|Matthew Henry's Concise Commentary|
3:8-11 When the grace of God towards mankind has been declared, the necessity of good works is pressed. Those who believe in God, must make it their care to maintain good works, to seek opportunities for doing them, being influenced by love and gratitude. Trifling, foolish questions must be avoided, and subtle distinctions and vain inquiries; nor should people be eager after novelties, but love sound doctrine which tends most to edifying. Though we may now think some sins light and little, if the Lord awaken the conscience, we shall feel even the smallest sin heavy upon our souls.
Verse 11. - Such a one for be that is such, A.V.; perverted for subverted, A.V.; self-condemned for condemned of himself, A.V. Is perverted (ἐξέστραπται); only here in the New Testament, but common in the LXX., and found in classical Greek in a material sense, "to turn inside out," "to root up," and the like. Here it means the complete pervert-ion of the man's Christian character, so as to leave no hope of his amendment. But this is not to be presumed till a first and second admonition have been given in vain. Self-condemned (αὐτοκατάκριτος); only here in the New Testament, not found in the LXX. nor in classical Greek. It means what Cicero (quoted by Schleusner) says of C. Fabricius, that he was suo judicio condemnatus, condemned by his own judgment, which, he says, is a heavier condemnation than even that of the law and of the judges ('Pro Cluentio,' 21, at the end). Fabricius was self-condemned because he had left the court in confusion at a critical part of his trial. So the heretics were self-condemned by the very fact that they continued to head the schism after repeated admonitions.
Gill's Exposition of the Entire Bible
Knowing that he that is such is subverted,.... Or overturned and demolished; he is like an edifice, that is not only decaying, and falling, but is entirely everted, and pulled down; so that there is no hopes of a restoration or recovery; he is in a desperate condition, having opposed the person, or office, or sacrifice of Christ; having either trodden the Son of God underfoot, or counted his blood common, or done despite unto the spirit of grace; in either of which cases there is no more sacrifice for sin:
and sinneth; not practically, but doctrinally, and wilfully after he has received the knowledge of the truth; by denying the truth he received, in which he continues, notwithstanding the evidence of the word of God is against him; and; notwithstanding the arguments taken from it by the ministers of the Gospel, to convince him; and notwithstanding the admonitions of the church to recover him out of the snare of the devil:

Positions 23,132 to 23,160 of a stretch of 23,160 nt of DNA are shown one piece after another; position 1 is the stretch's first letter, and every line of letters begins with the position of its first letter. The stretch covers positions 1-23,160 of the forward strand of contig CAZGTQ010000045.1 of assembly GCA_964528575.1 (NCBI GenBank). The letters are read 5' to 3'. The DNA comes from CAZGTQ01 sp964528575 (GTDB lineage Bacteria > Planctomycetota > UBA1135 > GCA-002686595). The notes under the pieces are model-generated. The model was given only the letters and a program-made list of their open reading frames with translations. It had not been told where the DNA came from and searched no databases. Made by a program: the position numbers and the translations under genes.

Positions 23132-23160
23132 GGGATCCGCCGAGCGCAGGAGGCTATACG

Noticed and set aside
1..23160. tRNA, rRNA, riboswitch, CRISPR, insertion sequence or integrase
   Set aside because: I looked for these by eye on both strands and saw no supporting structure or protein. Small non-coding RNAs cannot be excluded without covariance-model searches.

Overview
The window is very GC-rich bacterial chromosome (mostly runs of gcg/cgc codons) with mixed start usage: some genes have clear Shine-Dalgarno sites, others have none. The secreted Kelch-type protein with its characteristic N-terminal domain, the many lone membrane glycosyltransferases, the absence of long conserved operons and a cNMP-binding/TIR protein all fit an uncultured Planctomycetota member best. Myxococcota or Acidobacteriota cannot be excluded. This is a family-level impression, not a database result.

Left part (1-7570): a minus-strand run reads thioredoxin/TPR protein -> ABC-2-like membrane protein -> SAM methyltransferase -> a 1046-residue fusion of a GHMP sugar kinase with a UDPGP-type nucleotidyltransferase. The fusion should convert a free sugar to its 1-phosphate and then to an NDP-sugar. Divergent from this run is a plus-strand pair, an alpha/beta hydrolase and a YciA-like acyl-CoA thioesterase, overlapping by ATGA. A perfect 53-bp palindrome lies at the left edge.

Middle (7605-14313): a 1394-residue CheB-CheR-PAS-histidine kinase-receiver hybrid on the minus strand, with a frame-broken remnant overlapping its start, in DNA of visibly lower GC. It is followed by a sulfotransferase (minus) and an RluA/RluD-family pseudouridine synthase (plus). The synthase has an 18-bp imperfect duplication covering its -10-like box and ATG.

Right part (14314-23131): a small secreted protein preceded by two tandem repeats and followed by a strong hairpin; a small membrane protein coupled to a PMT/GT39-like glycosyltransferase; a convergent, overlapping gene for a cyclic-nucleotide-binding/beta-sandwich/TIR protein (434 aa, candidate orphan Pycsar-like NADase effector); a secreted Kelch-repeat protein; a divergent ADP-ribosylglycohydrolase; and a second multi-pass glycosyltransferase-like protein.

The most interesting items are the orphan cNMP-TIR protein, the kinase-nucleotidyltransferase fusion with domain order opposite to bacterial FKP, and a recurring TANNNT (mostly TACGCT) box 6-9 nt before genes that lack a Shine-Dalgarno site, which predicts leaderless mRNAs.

being condemned of himself; not that an heretic is one that is convinced in his own conscience that he is in an error, and that that is a truth which he opposes; and yet he obstinately persists in the one, and continues to set himself against the other; for then, none but an hypocrite, that conceals his true sentiment, can be an heretic; nor can any man be known to be one unless he accuses himself; since no man can know the heart of another; and it would be impracticable in a church to deal with heretics, or reject and excommunicate them: but either the meaning is, that he is such an one, who by his own practice has condemned himself; for whereas he has separated himself not only from the faith of the church, but from the church itself; by so doing he practically condemns himself, or judges himself unworthy of the communion of the church, and so justifies the church in their rejection and exclusion of him: or rather, an heretic is one who having professed Christianity, and received the Scriptures as the only rule of faith and practice, and still professes to abide by the same, and that all doctrine is to be tried by them, and to be approved or condemned as that agrees or disagrees with them, stands condemned by those Scriptures, which he himself allows to be the rule of decision and determination; and so may be said to be self-condemned.
Jamieson-Fausset-Brown Bible Commentary
11. is … subverted—"is become perverse."
condemned of himself—He cannot say, no one told him better: continuing the same after frequent admonition, he is self-condemned. "He sinneth" wilfully against knowledge.
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